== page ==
• WMO’s Membership comprises 183 countries and 6 territories (on 4 December 2009).

  • 8. How do Members interact?

      • Delegates and experts work together on various programmes, exchanging information, research, statistics and technology to provide a better picture of global conditions. They also share experiences and discuss ways of discovering and employing improvements.

  • 9. How can I become a meteorologist?

      • Meteorology requires knowledge of higher mathematics, physics and chemistry, as well as good computer proficiency. The basic requirement for becoming a Meteorologist is a BSc degree in Meteorology or Atmospheric Sciences. Another option is to first get a BSc in Mathematics, Physical Sciences or Engineering and then follow courses in Meteorology. Teaching, research or management positions usually require higher degrees. Meteorological technicians, who may not possess an academic degree, generally undertake the responsibility of collecting and reporting observational weather data. Their qualification is normally obtained through completion of technical-level courses of a varying duration (between a few months and 1-2 years) depending on the envisaged work.


  • 1. How far ahead can we predict the weather and climate these days?

      • A five-day weather forecast today is generally as reliable as a three-day forecast two decades ago. Outlooks of up to a week, especially in temperate mid-latitude regions are becoming increasingly reliable. Information can be disseminated around the world from one location to another within three hours, while recently understood phenomena such as El Niño Southern Oscillation (ENSO) (El Niño, La Niña and neutral phases) can be forecast up to a year in advance. Seasonal climate predictions can be forecast up to a month, three months or six months ahead although these climate predictions are probabilistic in nature. Such forecasts, often from advanced centres, are made available globally to all nations.

  • 2. Why are weather forecasts sometimes inaccurate?

      • Air pressure, temperature, mountain ranges, ocean currents and many other factors combine to produce an enormous quantity of interacting variables all of which can alter the weather to a greater or lesser extent. However, greater understanding of the science, plus the use of powerful computer models, continue to improve our ability to make more accurate predictions with longer lead times.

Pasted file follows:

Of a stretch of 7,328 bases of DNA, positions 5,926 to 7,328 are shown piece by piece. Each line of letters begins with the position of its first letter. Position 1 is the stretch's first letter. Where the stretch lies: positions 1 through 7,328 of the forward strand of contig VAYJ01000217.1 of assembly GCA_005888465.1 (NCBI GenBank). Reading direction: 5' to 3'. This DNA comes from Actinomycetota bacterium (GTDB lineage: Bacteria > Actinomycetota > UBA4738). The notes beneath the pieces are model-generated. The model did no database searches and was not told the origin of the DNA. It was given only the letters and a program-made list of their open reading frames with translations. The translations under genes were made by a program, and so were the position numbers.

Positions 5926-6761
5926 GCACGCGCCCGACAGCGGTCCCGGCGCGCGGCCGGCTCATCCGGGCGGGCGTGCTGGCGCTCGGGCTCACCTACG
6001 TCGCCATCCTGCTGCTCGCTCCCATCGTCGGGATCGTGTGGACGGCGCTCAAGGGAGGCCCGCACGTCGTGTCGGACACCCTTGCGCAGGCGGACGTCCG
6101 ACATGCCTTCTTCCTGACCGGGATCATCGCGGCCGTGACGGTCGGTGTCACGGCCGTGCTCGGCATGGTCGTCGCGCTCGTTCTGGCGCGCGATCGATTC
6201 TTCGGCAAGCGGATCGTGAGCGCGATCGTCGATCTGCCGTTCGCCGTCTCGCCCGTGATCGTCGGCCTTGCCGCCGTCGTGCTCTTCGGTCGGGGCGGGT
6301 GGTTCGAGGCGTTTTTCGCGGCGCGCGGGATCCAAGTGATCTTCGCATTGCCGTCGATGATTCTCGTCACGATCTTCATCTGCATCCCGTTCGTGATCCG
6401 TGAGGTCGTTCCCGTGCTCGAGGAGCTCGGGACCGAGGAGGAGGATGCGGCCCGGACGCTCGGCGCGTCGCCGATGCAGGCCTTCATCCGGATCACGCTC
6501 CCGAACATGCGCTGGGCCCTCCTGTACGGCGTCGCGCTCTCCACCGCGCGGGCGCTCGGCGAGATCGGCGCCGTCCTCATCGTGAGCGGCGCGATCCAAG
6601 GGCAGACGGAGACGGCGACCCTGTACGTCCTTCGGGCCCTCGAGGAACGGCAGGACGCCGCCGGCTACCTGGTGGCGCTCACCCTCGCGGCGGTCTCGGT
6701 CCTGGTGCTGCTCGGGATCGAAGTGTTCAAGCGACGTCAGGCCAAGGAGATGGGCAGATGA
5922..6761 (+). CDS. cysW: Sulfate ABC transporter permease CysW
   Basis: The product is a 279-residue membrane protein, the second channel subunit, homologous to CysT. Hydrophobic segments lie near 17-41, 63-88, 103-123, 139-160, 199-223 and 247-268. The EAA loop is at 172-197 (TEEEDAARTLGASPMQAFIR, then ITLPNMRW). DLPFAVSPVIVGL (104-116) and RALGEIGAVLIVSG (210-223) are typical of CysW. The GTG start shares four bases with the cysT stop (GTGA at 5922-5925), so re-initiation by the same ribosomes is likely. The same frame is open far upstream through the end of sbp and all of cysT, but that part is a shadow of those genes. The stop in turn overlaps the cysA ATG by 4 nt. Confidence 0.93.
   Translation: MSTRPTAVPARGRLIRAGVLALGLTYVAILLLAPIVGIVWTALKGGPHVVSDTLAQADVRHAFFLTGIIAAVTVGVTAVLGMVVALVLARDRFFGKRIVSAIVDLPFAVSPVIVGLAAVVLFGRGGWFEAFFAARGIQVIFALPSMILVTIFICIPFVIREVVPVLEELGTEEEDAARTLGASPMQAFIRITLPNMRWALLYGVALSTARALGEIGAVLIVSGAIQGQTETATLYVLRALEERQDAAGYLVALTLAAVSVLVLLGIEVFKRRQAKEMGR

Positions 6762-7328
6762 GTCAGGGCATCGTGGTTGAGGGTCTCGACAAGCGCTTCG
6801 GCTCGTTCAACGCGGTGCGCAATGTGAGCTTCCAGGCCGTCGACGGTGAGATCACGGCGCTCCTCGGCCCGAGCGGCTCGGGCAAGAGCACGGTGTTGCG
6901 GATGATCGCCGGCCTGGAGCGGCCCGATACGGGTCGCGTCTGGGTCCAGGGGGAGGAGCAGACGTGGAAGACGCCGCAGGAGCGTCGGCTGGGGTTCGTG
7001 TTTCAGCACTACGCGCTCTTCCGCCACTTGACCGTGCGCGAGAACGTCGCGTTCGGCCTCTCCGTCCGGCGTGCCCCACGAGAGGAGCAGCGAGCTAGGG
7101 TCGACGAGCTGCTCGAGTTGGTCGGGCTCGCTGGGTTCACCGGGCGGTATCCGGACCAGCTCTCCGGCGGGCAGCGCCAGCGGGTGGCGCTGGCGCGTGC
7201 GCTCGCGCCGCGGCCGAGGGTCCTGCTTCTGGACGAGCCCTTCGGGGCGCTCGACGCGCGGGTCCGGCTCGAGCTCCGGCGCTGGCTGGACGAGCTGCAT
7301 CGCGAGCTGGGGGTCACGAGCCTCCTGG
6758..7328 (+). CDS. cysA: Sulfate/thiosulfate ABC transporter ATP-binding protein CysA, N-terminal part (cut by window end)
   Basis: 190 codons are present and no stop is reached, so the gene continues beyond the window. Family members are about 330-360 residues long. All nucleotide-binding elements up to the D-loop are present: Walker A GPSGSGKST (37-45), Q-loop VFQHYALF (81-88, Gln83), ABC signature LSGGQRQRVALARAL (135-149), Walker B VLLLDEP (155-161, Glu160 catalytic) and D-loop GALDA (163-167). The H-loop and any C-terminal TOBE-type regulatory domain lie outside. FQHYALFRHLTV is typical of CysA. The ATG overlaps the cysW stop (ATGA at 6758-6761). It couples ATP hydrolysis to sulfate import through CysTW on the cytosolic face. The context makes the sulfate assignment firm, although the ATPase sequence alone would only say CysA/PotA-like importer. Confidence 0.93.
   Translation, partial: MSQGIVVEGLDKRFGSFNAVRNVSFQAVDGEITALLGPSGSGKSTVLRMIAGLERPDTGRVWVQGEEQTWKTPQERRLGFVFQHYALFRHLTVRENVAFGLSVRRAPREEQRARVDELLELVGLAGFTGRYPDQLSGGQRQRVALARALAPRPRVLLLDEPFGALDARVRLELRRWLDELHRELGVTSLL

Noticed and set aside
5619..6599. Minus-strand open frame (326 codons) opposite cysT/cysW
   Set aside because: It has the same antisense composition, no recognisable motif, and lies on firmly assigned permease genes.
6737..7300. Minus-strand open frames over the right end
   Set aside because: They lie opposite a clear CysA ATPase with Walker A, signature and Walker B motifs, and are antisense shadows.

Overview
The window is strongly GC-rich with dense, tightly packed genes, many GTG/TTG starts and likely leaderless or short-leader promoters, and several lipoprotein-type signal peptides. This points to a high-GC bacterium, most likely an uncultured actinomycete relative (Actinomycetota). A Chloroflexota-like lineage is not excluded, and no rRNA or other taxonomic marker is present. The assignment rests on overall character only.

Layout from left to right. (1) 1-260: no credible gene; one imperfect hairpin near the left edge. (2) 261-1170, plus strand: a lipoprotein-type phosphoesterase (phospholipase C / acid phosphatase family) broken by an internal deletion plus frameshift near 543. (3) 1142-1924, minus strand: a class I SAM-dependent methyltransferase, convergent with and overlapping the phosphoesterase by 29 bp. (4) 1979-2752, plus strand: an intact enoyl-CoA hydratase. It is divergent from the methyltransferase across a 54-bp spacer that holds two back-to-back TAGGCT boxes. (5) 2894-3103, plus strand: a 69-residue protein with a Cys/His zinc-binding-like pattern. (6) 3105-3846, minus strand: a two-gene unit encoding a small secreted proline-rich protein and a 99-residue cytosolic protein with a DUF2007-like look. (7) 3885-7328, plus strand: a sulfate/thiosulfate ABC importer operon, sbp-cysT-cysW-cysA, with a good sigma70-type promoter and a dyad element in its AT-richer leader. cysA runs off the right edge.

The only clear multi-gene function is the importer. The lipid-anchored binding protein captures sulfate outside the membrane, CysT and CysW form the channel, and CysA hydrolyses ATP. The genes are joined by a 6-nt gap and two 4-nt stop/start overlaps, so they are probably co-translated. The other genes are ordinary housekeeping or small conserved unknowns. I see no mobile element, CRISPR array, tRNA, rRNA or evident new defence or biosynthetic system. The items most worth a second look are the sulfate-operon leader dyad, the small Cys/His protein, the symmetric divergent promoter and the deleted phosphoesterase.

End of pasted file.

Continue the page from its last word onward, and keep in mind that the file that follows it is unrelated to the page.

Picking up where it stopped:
• 3. How can we improve weather and climate forecasts?

      • WMO’s 10-year THORPEX (The Observing System Research and Predictability Experiment (an activity of WMO’s World Weather Research Programme) is currently addressing this very concern. It focuses on identifying problems with forecasting and research. Enhanced observation and data analysis systems, increased understanding of atmosphere dynamics and predictability; and improved global and regional numerical weather prediction models are some areas where improvements can be made. Training more meteorologists in developing nations and providing them with more and sophisticated equipment are also necessary.


        Concerted efforts are being made by some National Meteorological and Hydrological Services and leading international climate modelling groups under the coordination of the World Climate Research Programme to develop regional climate models so that they become capable of providing regional-scale (typically 25 x 25 km and higher resolution with appropriate computing facilities), climate information for impact studies, to facilitate their use within the modest computational infrastructure of developing countries, and to provide training in the use of this information as necessary.

  • 4. Will we ever be able to control weather in the future?

      • Experiments on weather modification have been, and continue to be, carried out. The most prevalent method is cloud seeding, which dates back to 1946 and is the attempt to alter the amount or type of precipitation produced by clouds. This is done by targeting clouds from aircraft or from the ground with substances such as silver iodide, dry ice and even salt. In the 1950s and 1960s, US scientists experimented in modifying tropical cyclones (Project Stormfury) but the research was inconclusive. Today, cloud seeding is employed in many countries in an effort to increase precipitation in drought-stricken areas, reduce the size of hailstones that form in thunderstorms, reduce fog around airports and even to provoke snow at major ski resorts. However, the impacts of operations in rainfall enhancement and hail suppression have still not been properly quantified and modification remains an area of active research.

  • 5. Why is it that developing nations always seem to suffer most during extreme weather events?